Handy Hints for Interrailing Europe

I recently returned back from a two week jaunt across Europe (you can read about it on my personal blog here) and had a jolly time indeed.   However, with any backpacking trip you are bound to encounter problems and dilemmas, so here are my nuggets of wisdom for if you’re planning a similar trip!

Trains to Switzerland - or, if you speak French, trains to 'SE'
Trains to Switzerland – or, if you speak French, trains to ‘SE’

1.  Plan your trip.  This applies especially in peak season.  Many travellers that we met had seemed to go on a whim, which, while exciting, ended up very expensive for them, and meant they had to do a lot of planning and booking while they were actually in the countries.

2.  Check which trains need to have reservations, and how much they are.   If you are planning to travel across Italy and only Italy for example, it may be more economical to just buy train tickets there, as you have to pay €10 reservation on each fast train.  Yes you can take a slow train, but they are so, so slo o o ow.

Milan Train Station
Milano Centrale Train Station

3.  Double and triple check what train station you need.  My sister heard stories of people arriving at a train station in Budapest, for example, and realising they needed the other one across the city.  Most major cities have more than one train station and you need to factor this in with changes.   Our train from Florence arrived into Milan Centrale, for example, but our train to Domodossola was Milan Porta Garibaldi.

4.  Watch out for last minute platform changes.   We were stuck in Malmo in Sweden despite being there early, because of a platform change which was only announced 2 minutes before, in Swedish, which we hadn’t heard.  You need to always be on the ball!

5.  Mix hostels and hotels up!  While the best thing money-wise is to book into hostels and dorms with many people, I do recommend at least once or twice a week when travelling to pay a little extra and have a room to yourself – it can be VERY tiring surrounded by people all the time and it’s always good to have a little wind-down and relax as otherwise you may grow to resent other people and their sleeping habits.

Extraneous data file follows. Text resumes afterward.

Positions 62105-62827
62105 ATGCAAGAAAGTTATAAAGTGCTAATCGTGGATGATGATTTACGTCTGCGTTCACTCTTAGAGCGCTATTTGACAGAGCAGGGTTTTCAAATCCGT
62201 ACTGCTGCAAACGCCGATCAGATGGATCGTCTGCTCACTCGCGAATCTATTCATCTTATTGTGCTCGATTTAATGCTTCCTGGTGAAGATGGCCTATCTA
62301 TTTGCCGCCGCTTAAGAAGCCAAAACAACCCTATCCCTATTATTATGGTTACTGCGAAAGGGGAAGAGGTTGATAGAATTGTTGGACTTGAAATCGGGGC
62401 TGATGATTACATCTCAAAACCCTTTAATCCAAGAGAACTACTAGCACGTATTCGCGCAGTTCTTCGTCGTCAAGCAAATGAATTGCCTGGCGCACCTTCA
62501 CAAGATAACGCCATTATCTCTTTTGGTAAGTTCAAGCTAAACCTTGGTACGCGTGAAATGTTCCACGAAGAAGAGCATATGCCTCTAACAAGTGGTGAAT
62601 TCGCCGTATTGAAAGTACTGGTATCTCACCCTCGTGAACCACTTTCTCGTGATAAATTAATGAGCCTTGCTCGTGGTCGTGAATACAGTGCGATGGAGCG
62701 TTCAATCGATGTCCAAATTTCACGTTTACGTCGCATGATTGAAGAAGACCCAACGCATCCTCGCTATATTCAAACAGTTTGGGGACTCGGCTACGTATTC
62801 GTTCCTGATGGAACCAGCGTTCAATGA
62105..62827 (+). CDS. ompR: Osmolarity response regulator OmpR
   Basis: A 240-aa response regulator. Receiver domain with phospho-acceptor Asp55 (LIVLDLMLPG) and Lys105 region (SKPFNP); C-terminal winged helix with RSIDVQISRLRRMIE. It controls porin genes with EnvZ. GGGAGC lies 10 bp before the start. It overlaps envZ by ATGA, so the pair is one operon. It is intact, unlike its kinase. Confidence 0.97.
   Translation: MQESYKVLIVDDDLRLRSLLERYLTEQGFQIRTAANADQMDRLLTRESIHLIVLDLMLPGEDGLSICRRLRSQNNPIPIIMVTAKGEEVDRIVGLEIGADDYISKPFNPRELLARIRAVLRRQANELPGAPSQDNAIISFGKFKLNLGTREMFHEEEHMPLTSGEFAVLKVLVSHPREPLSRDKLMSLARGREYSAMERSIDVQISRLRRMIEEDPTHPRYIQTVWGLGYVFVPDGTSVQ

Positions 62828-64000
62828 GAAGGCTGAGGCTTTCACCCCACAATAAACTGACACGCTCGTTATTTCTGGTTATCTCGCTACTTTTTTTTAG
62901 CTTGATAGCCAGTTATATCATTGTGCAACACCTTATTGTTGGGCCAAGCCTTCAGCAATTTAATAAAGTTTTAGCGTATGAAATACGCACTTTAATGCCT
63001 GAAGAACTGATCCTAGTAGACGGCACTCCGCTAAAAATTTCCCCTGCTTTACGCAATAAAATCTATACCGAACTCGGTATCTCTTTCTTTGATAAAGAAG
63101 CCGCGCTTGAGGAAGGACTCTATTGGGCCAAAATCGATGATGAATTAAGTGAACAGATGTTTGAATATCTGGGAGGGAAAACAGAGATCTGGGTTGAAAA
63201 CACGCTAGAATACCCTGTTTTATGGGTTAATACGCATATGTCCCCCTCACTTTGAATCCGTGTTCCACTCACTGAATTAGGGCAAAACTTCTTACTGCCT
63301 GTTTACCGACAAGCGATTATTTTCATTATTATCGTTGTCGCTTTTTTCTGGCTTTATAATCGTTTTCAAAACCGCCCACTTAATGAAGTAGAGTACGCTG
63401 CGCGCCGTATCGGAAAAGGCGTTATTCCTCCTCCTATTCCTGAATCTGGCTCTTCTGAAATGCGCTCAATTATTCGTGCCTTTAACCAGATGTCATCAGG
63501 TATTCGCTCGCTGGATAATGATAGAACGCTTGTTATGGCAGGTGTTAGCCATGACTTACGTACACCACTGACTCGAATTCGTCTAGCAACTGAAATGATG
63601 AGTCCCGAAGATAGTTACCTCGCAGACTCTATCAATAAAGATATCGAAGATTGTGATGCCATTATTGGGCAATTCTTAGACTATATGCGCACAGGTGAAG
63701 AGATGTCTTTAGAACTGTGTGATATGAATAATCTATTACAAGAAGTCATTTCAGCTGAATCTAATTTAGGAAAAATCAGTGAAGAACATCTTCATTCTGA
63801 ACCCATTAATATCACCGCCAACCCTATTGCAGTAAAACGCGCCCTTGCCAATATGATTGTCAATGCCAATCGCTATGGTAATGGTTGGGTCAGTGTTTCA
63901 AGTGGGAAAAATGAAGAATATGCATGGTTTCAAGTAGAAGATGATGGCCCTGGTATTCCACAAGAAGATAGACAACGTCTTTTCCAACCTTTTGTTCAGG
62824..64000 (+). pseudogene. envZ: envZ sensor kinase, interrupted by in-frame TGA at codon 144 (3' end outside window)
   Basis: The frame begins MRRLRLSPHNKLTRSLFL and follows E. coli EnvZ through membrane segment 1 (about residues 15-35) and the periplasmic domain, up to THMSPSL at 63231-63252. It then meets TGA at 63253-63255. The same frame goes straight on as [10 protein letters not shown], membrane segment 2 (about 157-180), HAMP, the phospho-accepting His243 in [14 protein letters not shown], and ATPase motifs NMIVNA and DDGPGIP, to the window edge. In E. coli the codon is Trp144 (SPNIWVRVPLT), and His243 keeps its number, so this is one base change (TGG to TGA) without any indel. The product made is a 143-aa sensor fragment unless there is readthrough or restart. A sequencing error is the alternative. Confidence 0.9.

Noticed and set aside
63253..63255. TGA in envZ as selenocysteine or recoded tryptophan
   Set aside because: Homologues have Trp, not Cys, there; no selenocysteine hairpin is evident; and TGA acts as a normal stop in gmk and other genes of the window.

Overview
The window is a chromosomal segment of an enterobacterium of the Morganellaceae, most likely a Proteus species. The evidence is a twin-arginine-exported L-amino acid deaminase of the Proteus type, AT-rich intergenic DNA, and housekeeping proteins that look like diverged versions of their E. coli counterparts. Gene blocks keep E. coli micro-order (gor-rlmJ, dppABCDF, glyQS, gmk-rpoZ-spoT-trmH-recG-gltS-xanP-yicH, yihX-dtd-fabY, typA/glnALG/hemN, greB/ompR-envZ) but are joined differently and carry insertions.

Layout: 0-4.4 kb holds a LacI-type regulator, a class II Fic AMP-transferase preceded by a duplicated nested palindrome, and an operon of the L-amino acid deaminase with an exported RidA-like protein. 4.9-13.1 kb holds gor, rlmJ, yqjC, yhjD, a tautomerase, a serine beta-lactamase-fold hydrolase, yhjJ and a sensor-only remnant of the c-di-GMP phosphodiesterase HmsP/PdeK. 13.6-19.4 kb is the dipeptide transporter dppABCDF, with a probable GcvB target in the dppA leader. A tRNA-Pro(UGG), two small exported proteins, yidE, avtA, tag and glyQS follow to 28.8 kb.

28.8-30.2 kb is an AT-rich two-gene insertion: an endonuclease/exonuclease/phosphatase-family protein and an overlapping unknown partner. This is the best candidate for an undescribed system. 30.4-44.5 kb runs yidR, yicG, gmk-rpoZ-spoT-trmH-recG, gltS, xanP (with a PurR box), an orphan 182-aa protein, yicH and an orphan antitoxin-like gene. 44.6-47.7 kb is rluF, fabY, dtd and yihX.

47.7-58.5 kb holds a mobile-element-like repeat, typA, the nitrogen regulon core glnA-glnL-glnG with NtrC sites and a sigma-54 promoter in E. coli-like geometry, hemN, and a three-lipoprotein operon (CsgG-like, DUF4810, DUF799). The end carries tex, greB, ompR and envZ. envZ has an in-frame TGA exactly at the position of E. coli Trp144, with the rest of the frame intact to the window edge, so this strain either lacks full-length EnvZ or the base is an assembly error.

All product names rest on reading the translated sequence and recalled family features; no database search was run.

6. Eastern Europe is a lot cheaper than Western Europe.   This is just common sense, really, but it was a shock for my sister who had been gallivanting across Hungary and Croatia where everything was very cheap to somewhere like Switzerland where even Mcdonald’s meals were the equivalent of about £10

7.  Hotels can sometimes be cheaper than hostels.   It’s always handy to check somewhere like Trivago to see if you can get a better deal, or a much nicer room for only €5 more.  We stayed in a hotel in Florence which was cheaper and more centrally located than a hostel.  You also get 10% off on Meininger hotels with your Interrail pass.   We stayed in a four room dorm next to Berlin Hauptbahnhof station, which was quite cheap anyway, but the discount covered my credit card fee.

Little old me with my supermarket apple at the East Side Gallery in Berlin
Little old me with my supermarket apple at the East Side Gallery in Berlin

8. Shop in supermarkets whenever you can – stock up on food for breakfast and snacks for the day, and try to limit restaurant meals to once a day or once every other day.  I love going to restaurants, but with all other expenses it’s just unfeasible.

9. Walk EVERYWHERE.  It’s the best place to see a city and in most places sights are very close together.  I would recommend getting a map and if the city has an interesting transport system to also give that a go too, if it is not too expensive.  We went on a water taxi across Basel which was only about £1 and was another interesting view of the city.

10.  Spend a few days in places – if you have the time, such as a 30 day pass, I would recommend arriving at a destination, dumping your bags, and then having three or four days exploring the area – and using the train to go to surrounding areas.   When we arrived in Florence we dumped our bags and then jaunted off to Pisa for the afternoon, which was much nicer without carrying everything.

Backpacks and 40 degree heat does not a happy person make
Backpacks and 40 degree heat does not a happy person make

11. Travel LIGHT.  Don’t bring tents as you probably won’t use them much, or at all.  This is the same with bedding as most hostels provide them, and if they don’t, you can buy them for a couple of euros.  It may be a bit more on the purse strings but saves a lot of room.  You probably don’t need camping gear or kettles.  Pack the bare necessities, the simple bare necessities.

12. Bring comfortable shoes – who cares if you’re wearing trainers and they don’t match your outfit?  You can always crop them off photos!  I would recommend shoes that you can walk in for hours and which aren’t too sweaty, and perhaps a back up pair if you want to carry them.  More than 2 pairs (including the one you are wearing) would be a waste of space.

13. Pack a small extra bag which you can put your main stuff in for a day of exploring.  ALWAYS carry your passport – never leave them in hostels, not even in safes.

14. Pack many plasters, compeed, deoderant and body spray.   Just trust me on that one.

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